Sunday, November 13, 2011

Food for Thought: The Service Dog & Dining Pleasure

Being early for an appointment is not good. Breakfast is the most important meal of the day. --- Well, OK actually I just love doughnuts so that’s why I recently stopped in a local shop.
Goodee the Service Dog climbing out of her seat leads me to the handicap access ramp. I had a sudden flashback. In previous times I fell in this very spot. It’s too high, my hips lock and I crash to the ground. I snap back to reality, Goodee forges ahead. The Service Dog provides extra balance and compensates for my impaired peripheral vision. —, There’s no more access problem. “No problem,” I thought to myself.

We entered the doughnut Shop. The wonderful smells hit our noses. We stayed 3 ft away from the counter, Goodee looked forward more concerned with the clerk than the food in the display counter.

UAH… Long pause--- “That’s a dog!” The young clerk says. “Yes, she is my Service Dog,” I replied. AHH---Long Pause---“But, there’s food,” the clerk replied. “As if I don’t know that.”(I thought to myself).

Goodee’s head came up quickly as she looked at me, rolling her eyes. I am familiar with --“the look” Goodee dislikes upset of any kind. Any stress from me goes instantly down the leash “
“Education,” I thought to myself. “not upset” “not a barrier” “just education.” I hoped Goodee would understand I am not displeased with her. My frustration comes when I have to explain the same material 60% of the time.

I explained to the Clerk that Goodee is my mobility from point A to B and that the ADA requires Service Dog Access even to areas with food.
It was clear to me that the Clerk had been taught local health codes. The only thing missing in her training was the Service Dog Exception.

One receives startling results with a Google of any fast-food chain and “service dog access.” Not only have Service Dog handlers been asked to leave in less than polite ways, they have been assaulted.

Recently we took in a day of horse racing. I am continuously amazed to see the things I can do with Goodee that I couldn’t do without her. I was able to climb 3 flights of stairs quickly with her. In the past I needed a handrail and someone at my side to move slowly.
Well, no more access problems. Everything is great.

But then---

A Food Services Manager told me I would need to move away from other patrons to “feed my dog.” – “You mean, my Service Animal,” I replied. “Well yes, we make exceptions but you will still need to feed your dog away from the people and food.” I advised the Manager that this was our third year to attend the event. In years past, there was never a problem with Goodee eating her dry food in her dish under the table. I said that I would be glad to call the US Department of Justice for advice on what was “reasonable access” in this situation.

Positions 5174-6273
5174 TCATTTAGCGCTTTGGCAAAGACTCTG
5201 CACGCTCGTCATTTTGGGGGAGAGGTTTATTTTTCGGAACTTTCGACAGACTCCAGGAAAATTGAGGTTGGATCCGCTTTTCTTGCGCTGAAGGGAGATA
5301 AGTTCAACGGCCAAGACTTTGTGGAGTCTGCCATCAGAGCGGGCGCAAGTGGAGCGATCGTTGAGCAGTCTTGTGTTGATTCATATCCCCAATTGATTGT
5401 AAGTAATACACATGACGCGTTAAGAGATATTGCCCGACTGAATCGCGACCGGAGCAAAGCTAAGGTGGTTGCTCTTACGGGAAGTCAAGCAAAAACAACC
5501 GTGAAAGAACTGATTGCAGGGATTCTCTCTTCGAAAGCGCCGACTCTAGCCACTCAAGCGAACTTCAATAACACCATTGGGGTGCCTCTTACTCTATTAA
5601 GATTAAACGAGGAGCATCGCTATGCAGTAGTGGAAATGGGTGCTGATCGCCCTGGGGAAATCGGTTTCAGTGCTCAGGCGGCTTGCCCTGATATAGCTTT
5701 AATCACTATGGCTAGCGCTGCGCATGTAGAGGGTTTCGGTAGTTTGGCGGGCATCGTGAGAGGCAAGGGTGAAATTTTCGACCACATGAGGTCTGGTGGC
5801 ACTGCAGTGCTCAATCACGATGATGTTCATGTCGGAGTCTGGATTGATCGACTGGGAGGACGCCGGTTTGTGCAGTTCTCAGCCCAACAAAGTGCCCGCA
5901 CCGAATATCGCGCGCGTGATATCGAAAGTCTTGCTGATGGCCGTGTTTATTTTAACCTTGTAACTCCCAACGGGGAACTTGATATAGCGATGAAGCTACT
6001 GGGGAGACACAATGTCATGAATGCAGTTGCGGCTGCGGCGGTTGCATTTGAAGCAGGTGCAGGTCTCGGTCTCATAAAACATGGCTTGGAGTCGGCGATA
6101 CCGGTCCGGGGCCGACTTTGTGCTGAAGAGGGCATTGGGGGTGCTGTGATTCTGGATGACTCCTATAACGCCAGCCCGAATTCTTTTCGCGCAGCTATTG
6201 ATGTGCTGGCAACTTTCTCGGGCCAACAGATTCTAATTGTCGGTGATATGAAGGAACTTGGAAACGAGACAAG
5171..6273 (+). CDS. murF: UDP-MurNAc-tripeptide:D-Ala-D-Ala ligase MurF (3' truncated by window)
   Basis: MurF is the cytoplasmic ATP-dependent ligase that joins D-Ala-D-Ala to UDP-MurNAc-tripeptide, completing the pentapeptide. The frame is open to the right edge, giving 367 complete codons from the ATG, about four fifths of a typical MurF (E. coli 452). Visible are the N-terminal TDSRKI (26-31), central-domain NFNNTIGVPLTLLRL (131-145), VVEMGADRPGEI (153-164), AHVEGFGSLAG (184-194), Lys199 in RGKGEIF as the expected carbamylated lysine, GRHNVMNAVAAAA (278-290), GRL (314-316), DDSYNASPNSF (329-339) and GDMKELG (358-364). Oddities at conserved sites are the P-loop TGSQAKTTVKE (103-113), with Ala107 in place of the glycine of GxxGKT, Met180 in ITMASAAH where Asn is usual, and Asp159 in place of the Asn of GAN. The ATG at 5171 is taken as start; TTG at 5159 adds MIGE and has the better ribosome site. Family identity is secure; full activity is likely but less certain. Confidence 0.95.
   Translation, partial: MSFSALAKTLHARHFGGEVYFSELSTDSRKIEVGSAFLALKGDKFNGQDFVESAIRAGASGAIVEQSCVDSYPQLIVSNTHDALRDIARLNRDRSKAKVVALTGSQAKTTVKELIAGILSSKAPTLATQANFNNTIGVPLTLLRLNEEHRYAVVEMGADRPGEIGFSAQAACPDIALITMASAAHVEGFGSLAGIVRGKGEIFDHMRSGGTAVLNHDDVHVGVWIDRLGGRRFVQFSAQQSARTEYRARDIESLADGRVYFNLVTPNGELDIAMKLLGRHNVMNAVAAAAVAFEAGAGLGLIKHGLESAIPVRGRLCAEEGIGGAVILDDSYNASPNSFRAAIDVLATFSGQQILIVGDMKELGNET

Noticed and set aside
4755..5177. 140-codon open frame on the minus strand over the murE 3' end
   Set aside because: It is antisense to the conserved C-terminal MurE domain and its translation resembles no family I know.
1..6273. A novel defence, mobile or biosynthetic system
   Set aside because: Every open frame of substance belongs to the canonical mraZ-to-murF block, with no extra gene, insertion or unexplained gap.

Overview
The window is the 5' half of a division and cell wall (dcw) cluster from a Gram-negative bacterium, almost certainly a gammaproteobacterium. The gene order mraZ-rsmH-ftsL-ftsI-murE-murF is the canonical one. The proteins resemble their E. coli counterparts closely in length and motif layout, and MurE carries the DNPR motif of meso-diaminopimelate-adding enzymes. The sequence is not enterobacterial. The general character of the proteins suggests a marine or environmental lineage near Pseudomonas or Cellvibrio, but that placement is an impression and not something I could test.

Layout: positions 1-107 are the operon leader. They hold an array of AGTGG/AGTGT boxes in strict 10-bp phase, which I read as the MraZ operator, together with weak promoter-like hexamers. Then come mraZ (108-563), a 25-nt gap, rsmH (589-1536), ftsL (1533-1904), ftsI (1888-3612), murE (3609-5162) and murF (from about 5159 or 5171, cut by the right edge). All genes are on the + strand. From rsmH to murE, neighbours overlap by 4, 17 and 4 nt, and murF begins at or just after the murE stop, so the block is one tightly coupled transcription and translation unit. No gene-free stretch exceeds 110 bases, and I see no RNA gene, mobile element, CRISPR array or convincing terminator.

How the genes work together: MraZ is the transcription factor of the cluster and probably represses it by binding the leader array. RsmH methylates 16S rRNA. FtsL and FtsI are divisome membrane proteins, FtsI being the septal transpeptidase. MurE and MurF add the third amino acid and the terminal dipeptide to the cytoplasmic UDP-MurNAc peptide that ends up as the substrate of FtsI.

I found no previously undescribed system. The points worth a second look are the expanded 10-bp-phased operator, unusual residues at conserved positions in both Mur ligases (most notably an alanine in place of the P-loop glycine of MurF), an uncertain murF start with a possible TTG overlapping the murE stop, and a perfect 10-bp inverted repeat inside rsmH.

The Manager said “whatever” throwing his hands upward He later sent a waitress to tell me we had permission to do whatever we needed to for Goodee’s well being. I was so glad we came to an understanding because this was a 13 hour day for us.

The next day I received an apology phone call from the Facility General Manager with his pledge to go over ADA Access requirements with his staff.

The Service Dog is a medical device for both ADA and Federal Tax purposes. — Everyone should think of the Service Dog as a necessary item-- Perhaps a special medical appliance that requires delicate care.

Would we say: “leave your walker outside?” How about, “leave your anxiety medication, or glucose test strip outside while you eat”? -- Well no., Of course not. We wouldn’t want to single restaurant patrons out just because they have special needs.

It is like that for the Service Dog Team. We each have disabilities both visible and invisible mitigated by the specifically prescribed medical device.
Remember my scenarios above. -- In each instance the aid of the dog allows me to do something I was unable to do without her. She is necessary for me to perform ordinary tasks. She is not an amusement or accessory.

If you have questions about ADA Service Animal Requirements, Contact: U.S. Department of Justice toll-free ADA Information Line:
800-514-0301 (voice) or
800-514-0383 (TDD).

We visit many Service Dog Friendly establishments. To you we say “Thank you.”

You may see us out and about in your favorite food spot. We cannot allow ourselves to be distracted even for a few seconds. We love to say hello. However, please understand we may have to say : “Not Now We Are Working.”


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